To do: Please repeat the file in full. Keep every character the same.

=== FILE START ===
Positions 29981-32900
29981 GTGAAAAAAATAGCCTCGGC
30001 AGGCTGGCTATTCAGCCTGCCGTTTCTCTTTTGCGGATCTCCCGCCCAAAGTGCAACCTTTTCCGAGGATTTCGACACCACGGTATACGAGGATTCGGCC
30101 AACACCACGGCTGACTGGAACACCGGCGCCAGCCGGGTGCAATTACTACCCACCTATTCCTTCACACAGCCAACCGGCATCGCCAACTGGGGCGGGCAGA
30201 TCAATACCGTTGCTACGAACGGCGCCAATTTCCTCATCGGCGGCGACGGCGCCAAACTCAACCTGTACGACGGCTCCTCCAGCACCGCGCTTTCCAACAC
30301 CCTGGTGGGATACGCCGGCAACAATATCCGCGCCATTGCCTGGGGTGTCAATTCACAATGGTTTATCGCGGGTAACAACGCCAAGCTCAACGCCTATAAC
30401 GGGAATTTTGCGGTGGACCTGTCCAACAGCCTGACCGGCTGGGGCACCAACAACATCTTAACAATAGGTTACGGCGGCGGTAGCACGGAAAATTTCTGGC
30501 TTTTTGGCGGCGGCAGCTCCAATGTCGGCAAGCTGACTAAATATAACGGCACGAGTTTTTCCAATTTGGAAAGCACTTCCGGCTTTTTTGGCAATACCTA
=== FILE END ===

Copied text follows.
Positions 29981-32900
29981 GTGAAAAAAATAGCCTCGGC
30001 AGGCTGGCTATTCAGCCTGCCGTTTCTCTTTTGCGGATCTCCCGCCCAAAGTGCAACCTTTTCCGAGGATTTCGACACCACGGTATACGAGGATTCGGCC
30101 AACACCACGGCTGACTGGAACACCGGCGCCAGCCGGGTGCAATTACTACCCACCTATTCCTTCACACAGCCAACCGGCATCGCCAACTGGGGCGGGCAGA
30201 TCAATACCGTTGCTACGAACGGCGCCAATTTCCTCATCGGCGGCGACGGCGCCAAACTCAACCTGTACGACGGCTCCTCCAGCACCGCGCTTTCCAACAC
30301 CCTGGTGGGATACGCCGGCAACAATATCCGCGCCATTGCCTGGGGTGTCAATTCACAATGGTTTATCGCGGGTAACAACGCCAAGCTCAACGCCTATAAC
30401 GGGAATTTTGCGGTGGACCTGTCCAACAGCCTGACCGGCTGGGGCACCAACAACATCTTAACAATAGGTTACGGCGGCGGTAGCACGGAAAATTTCTGGC
30501 TTTTTGGCGGCGGCAGCTCCAATGTCGGCAAGCTGACTAAATATAACGGCACGAGTTTTTCCAATTTGGAAAGCACTTCCGGCTTTTTTGGCAATACCTA